Bob Cooper and Bud Shank were two important jazz saxophonists that are often ignored these days in the jazz world, but deserve some more recognition for the best album, which is called "Jazz at Cal-Tech: Bud Shank Quartet in Concert with Bob Cooper".
This album has some of the most exciting jazz material ever recorded on the West Coast, and it shows what standard of music West Coast musicians were capable of recording. Unfortunately, the Jazz at Cal Tech concert also defined the limits of West Coast jazz, and Bud Shank and Bob Cooper never played as well as they did at Cal Tech.
The first really impressive recording on the Jazz at Cal Tech album is "Tea for Two" with Bob Cooper, which is done as a medley with the ballad "How Long Has this Been Going On?" at the beginning. The first-class drumming on "Tea for Two" gets Cooper going from the start, and the concealed excitement that often is heard in West Coast jazz is soon not concealed on this tune. Although Cooper plays only a few really good phrases, the liveliness of the general group makes up for this downside. After Cooper solos, he trades with the drummer, Chuck Flores, and this part of the recording is particularly lively. They then return to the melody, but the group seems to be so lively that they struggle to stay with the melody and Bob Cooper continues to embellish until the rhythm section stops, Bob Cooper plays some phrases on his own, and the group closes the tune.
The medley of "How Long Has this Been Going On?" and "Tea for Two", recorded at Cal Tech, described above; view the video on YouTube at https://www.youtube.com/watch?v=C0f1jyVg-lg
The last tune recorded at Cal Tech was the other, and second, very impressive tune recorded at Cal Tech. It's called "The King" and is nothing to write an essay about, but the improvisation and liveliness of the number is enough reason to write an essay about it.
The King, recorded at Cal Tech, described below; view the video on YouTube at https://www.youtube.com/watch?v=41sjnlhRMfA
Cooper and Bud Shank begin by playing the simple melody together and then Cooper takes off with improvisation. Every one of Cooper's phrases is not only working with the rhythm to create excitement, but is also unique and is original improvisation.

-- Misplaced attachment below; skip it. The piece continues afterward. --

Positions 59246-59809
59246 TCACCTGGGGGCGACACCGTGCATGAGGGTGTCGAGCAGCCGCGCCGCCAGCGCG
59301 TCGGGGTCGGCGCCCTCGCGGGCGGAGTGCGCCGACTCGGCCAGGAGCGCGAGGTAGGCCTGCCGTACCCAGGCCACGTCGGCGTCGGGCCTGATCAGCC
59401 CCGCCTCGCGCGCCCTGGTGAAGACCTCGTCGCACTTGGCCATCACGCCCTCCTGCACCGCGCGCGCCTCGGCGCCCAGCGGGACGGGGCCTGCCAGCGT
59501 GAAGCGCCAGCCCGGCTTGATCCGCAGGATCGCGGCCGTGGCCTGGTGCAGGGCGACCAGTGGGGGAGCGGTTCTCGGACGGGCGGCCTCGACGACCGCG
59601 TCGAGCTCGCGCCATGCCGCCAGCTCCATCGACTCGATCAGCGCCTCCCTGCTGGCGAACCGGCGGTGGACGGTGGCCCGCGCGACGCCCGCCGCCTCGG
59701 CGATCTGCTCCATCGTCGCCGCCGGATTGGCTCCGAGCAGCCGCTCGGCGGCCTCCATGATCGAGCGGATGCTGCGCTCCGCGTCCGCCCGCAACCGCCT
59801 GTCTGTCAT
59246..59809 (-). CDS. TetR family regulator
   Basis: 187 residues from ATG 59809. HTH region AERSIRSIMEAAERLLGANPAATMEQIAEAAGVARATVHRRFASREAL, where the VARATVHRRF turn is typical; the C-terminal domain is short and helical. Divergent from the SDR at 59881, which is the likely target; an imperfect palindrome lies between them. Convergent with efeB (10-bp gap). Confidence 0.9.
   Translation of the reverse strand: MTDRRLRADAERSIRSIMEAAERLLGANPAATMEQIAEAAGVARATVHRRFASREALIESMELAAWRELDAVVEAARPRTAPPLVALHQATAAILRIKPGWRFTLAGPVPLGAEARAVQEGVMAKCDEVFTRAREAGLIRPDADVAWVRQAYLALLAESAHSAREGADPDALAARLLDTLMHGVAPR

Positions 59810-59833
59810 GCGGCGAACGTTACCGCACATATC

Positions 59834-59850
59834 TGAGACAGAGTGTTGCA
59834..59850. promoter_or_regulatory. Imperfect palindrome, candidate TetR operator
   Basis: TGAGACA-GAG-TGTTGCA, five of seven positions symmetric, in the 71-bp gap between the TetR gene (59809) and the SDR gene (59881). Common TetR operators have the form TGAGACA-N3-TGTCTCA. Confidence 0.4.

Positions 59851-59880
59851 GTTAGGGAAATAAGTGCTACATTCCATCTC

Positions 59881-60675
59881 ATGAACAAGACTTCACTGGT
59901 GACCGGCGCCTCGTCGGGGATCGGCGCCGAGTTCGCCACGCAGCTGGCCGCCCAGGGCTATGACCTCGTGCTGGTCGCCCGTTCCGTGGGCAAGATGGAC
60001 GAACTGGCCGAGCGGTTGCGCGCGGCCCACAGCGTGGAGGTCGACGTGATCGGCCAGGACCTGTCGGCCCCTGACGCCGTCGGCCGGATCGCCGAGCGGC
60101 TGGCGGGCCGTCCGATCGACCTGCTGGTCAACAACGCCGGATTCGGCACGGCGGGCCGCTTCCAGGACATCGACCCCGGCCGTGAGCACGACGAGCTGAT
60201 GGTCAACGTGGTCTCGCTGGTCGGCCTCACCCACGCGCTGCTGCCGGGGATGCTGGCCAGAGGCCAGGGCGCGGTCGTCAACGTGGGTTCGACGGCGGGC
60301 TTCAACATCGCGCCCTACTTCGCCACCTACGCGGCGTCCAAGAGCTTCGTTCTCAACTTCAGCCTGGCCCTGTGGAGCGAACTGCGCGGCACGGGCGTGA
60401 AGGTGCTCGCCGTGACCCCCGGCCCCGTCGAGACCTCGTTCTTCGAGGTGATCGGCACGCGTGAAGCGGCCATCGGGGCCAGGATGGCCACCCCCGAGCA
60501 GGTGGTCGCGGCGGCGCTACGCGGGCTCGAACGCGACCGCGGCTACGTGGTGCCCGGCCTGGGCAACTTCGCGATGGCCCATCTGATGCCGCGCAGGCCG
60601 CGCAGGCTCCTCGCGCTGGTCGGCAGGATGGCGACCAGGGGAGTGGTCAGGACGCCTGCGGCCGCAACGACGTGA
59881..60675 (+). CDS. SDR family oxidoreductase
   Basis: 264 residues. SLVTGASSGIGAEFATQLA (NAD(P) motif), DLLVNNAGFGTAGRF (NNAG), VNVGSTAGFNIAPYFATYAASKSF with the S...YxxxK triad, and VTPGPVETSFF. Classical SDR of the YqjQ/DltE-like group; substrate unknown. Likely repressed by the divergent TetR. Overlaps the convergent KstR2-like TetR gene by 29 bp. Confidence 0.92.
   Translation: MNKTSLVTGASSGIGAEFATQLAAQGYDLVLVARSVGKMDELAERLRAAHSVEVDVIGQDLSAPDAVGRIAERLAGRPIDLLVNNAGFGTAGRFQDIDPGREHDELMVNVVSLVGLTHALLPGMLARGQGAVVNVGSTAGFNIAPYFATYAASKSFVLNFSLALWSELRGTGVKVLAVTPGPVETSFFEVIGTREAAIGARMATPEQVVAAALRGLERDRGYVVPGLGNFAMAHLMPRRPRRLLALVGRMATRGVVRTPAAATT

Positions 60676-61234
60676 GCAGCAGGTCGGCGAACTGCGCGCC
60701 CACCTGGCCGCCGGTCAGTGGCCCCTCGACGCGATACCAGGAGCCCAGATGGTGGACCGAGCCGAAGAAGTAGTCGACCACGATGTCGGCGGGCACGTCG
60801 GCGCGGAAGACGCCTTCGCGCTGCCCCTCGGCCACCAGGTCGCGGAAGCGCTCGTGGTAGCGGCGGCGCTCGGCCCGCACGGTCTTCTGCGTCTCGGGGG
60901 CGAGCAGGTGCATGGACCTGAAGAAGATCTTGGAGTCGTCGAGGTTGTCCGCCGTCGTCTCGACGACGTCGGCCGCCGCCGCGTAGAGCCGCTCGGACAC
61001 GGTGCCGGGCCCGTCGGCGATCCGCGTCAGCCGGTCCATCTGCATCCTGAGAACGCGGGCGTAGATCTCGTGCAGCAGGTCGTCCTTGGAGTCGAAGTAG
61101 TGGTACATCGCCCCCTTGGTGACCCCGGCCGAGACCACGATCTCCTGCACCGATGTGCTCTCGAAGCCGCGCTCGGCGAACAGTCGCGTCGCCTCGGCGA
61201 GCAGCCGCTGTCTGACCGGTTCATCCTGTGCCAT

However, the alto saxophonist that was probably even more of a master of his instrument than Bob Cooper on the Cal Tech recordings was Bud Shank. Shank begins his solo on "The King" a little after the two-minute mark and he gives the recording a whole new dimension with his great technique and, in places, Parker-like phrasing. If you took his best phrases phrases out of the recording and played them to someone, that person would probably assume with little doubt that they were listening to Bird.
The pianist, Claude Williamson, then takes a fairly good solo before there is a bass solo. After the bass solo, Bob Cooper is the first one to trade with the drums, and then Bud Shank trades with the drums, and they continue to trade. This time, Shank is able to inspire Cooper and help him play some very good phrases that are outside Cooper's usual style. The drummer, when he trades, also sounds inspired.
After the trading, Cooper and Shank play the same phrase a couple of times with the drums, and this adds to the liveliness. Then, at the end, they finish the number and receive quite a lot of applause, and finally, at the very end, Shank takes another short solo with the rhythm section, before the audience applauds some more.
LISTEN TO MORE
Full "Jazz at Cal Tech" album: https://www.youtube.com/watch?v=J6uA8GTA9K8
The musicians: Bud Shank (alto saxophone), Bob Cooper (tenor saxophone), Claude Williamson (piano), Don Prell (bass), and Chuck Flores (drums).
Musicians' names from the Full "Jazz at Cal Tech" album YouTube page.